Campeche's cathedral dates to the 16th century, as does the town itself.
  • Campeche's cathedral dates to the 16th century, as does the town itself.
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For those seeking an off-the-beaten-path alternative to Cancún and Mérida, Campeche is a captivating, underrated baroque colonial town on the west coast of the Yucatan peninsula. Capital of the state with the same name, it's located conveniently between Uxmal and Palenque for those journeying between these two great Maya sites.

17th-century cannons on the town's malecón.

17th-century cannons on the town's malecón.

Colonial heritage, no crowds

Some of the best colonial architecture in Mexico can be found here. Campeche’s colonial charm and historical intrigue along with the vibrantly colored buildings in the old section of town underscore its status as a UNESCO World Heritage site. The scenic seaside walkway along the waterfront, the malecón, winds along the coast, providing a relaxing, romantic setting to soak in the sunset. Don’t let the cannons scare you – they’re reminders of the city’s heritage as a frequent target of pirates.

Though the buccaneers of the 17th century had Campeche squarely on their radar, the modern-day town has been generally ignored by tourists. Campeche has not catered to visitors in the way that Merida has with its English translations.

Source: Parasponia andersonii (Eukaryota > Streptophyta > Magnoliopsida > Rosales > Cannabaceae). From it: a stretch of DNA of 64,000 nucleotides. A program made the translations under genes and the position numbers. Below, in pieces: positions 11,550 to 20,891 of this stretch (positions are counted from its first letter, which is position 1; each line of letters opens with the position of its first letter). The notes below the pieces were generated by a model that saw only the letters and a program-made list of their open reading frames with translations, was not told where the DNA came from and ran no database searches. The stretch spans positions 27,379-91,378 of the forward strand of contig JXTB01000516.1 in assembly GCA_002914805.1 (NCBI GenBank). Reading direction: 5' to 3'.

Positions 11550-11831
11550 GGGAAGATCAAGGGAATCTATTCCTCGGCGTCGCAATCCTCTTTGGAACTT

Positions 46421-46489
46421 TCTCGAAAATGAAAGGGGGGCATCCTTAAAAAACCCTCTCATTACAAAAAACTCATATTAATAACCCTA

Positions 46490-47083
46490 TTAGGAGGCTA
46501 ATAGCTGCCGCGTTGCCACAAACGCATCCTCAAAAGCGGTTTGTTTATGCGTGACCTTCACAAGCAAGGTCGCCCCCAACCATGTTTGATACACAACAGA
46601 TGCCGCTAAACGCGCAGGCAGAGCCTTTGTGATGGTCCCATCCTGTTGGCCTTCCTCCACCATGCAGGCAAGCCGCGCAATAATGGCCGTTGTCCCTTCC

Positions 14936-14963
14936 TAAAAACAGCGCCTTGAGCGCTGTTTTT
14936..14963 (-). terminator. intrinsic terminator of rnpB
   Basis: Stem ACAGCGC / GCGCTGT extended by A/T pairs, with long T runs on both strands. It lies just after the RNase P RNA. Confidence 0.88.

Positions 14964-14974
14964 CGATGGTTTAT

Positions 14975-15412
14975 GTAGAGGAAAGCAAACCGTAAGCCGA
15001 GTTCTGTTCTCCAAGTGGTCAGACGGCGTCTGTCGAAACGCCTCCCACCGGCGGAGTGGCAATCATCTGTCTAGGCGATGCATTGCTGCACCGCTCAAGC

This is beginning to change, however. There's a growing, concerted movement to attract more tourists. As a result, more locals are becoming versed in English. Campeche still retains a friendly local feel, though, and those visiting here from Cancún might find the lack of resort crowds refreshing.

A walker's delight

I journeyed here on a comfortable first-class ADO bus from Merida as a stopover on my way to Palenque. After arriving at my hotel, located on a narrow street in the old city lined with buildings painted in bright pastel colors, I couldn’t resist taking an immediate stroll. The plaza, an easy walk from virtually anywhere in town, is surrounded by various points of interest. These include the Campeche Cathedral (top) and Casa Seis, one of the first colonial homes in Campeche, now a cultural center.

Art and sidewalk cafes in Campeche's colorful old town.

Art and sidewalk cafes in Campeche's colorful old town.

Check out the wide variety of tropical sweets and fruits at various stands of the main market downtown. A few blocks from the plaza is the waterfront and malecón.

Campeche is a walker’s delight: museums, cafes and restaurants are all within a few blocks of the plaza. Street art and life-size bronze statues, including one of a local fisherman, dot the pedestrian walkways near the plaza. The town has a relaxed feel and, though there are fewer street performances here than in Merida, I happened upon an amazing series of musical performances and dances following a wedding. Sidewalks are being widened to create even more of a pedestrian-friendly zone.

Outside the city: Fort San Miguel and Hacienda Uayamon

No trip to Campeche is complete without a visit to the nearby Fort San Miguel, a reminder of the town’s turbulent history as a target of pirate raids.